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83 Sheep Gorge Themselves to Death; Their Owner May Be Herded Into Court : Animals: Rancher faces a misdemeanor charge after an employee allegedly dumped the carcasses into a ditch.

TIMES STAFF WRITER

The trouble began because the grass really was greener on the other side of the fence. The luscious-looking alfalfa tempted 83 sheep to eat themselves into terminal indigestion--their stomachs exploded.

And that left a hapless shepherd struggling to dispose of the carcasses and an Antelope Valley rancher facing criminal charges.

The source of the problem was green alfalfa, for which sheep have a sometimes fatal hunger. Some of rancher Michel Ansolabehere’s nearly 2,000 sheep pushed down a wire fence west of Lancaster earlier this month and went berserk in an alfalfa field.

“They just go wild,” said the rancher’s wife, Marie. “They don’t know when to stop.”

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Technically, the 83 animals died from a malady called bloat--a gas buildup from the digesting alfalfa that causes their stomachs to “literally explode,” said Dr. Patrick Ryan, a veterinarian with the county Health Department.

The district attorney’s office Wednesday filed a misdemeanor charge against Ansolabehere because one of his shepherds, panicked at the loss, allegedly piled the dead sheep into a trailer and dumped their bloated carcasses in a roadside ditch.

Ansolabehere, 54, one of a dwindling number of Basque sheep ranchers in the region, says he was out of town and did not know that his herder, Arturo Henriquez, had dumped the carcasses. Henriquez was not charged. But the Los Angeles County Department of Animal Care and Control says that Ansolabehere, as the owner, is responsible.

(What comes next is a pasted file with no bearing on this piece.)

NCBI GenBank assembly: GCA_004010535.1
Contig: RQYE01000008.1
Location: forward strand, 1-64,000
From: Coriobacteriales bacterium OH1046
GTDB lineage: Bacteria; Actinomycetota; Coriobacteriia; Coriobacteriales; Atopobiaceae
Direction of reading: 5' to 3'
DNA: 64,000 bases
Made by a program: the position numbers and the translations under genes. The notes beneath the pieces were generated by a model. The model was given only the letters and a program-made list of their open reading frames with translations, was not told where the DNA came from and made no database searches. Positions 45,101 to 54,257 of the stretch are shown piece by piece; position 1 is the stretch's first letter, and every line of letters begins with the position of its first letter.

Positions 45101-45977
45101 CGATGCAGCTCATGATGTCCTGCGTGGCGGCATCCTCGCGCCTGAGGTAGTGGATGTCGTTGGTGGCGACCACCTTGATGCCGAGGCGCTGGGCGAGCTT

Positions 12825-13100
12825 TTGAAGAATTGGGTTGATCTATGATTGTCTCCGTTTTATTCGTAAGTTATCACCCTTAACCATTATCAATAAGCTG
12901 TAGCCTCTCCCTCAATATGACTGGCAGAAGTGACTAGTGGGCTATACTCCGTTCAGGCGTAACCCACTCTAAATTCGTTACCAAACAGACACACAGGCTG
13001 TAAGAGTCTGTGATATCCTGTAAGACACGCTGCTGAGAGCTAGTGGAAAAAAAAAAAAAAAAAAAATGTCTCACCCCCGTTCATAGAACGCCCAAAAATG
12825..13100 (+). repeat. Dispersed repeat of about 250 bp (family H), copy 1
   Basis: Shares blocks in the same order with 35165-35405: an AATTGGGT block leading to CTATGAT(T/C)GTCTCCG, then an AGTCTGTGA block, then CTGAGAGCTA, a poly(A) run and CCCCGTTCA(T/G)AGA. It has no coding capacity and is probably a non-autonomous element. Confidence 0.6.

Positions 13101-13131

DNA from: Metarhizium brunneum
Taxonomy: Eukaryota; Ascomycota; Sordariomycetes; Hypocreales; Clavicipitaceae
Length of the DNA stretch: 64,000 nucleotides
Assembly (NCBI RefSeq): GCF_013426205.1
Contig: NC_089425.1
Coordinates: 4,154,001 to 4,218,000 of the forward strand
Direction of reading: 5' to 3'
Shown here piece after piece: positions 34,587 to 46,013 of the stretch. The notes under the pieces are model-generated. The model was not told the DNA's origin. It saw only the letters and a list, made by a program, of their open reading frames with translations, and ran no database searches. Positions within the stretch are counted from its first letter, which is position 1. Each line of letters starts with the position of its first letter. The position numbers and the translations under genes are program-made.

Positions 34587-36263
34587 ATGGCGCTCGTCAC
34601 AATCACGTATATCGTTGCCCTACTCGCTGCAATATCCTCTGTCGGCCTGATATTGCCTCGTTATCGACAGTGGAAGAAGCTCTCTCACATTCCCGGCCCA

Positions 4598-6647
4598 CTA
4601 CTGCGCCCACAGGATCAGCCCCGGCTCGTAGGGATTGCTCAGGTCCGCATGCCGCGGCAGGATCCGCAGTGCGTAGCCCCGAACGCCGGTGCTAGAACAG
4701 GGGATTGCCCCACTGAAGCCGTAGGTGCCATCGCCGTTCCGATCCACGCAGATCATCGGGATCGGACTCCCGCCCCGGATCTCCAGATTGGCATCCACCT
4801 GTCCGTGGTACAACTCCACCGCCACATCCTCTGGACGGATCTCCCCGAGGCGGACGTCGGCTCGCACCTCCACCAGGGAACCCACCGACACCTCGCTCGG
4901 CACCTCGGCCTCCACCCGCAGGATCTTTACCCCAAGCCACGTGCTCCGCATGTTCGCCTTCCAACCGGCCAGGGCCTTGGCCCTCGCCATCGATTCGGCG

County animal control officers found the dead sheep March 6 after getting a complaint from a nearby property owner. The sheep had been heaped into a pile near 125th Street West and Avenue B-8, about two miles from where they had been grazing, said animal control Sgt. Rick Pokorny. They bore green ear tags, which other sheep ranchers in the area told animal control investigators indicated they belonged to Ansolabehere.

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Because of the number of sheep dumped and as a warning to other herders, the animal control department sought charges under a law that makes it illegal to dump carcasses within 100 feet of a road.

The decaying carcasses remained on the ground for at least five days. County officials decided initially not to move them, fearing they had died of anthrax, an extremely contagious and fatal livestock disease.

But when tests on two carcasses by county veterinarians established that the animals had eaten themselves to death, Ansolabehere, at the county’s direction, picked up the carcasses and buried them March 11 in a nearby area of Kern County.

Pokorny and Deputy Dist. Atty. Joseph Payne, who filed the case in Antelope Municipal Court in Lancaster, said they are seeking only a fine, not trying to put Ansolabehere in jail. Pokorny said he believes that Ansolabehere knew about the dumping, though the rancher denies it. The rancher and his wife argue that he should not have been charged because they fully cooperated with the county.

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“It was an accident,” Ansolabehere said.


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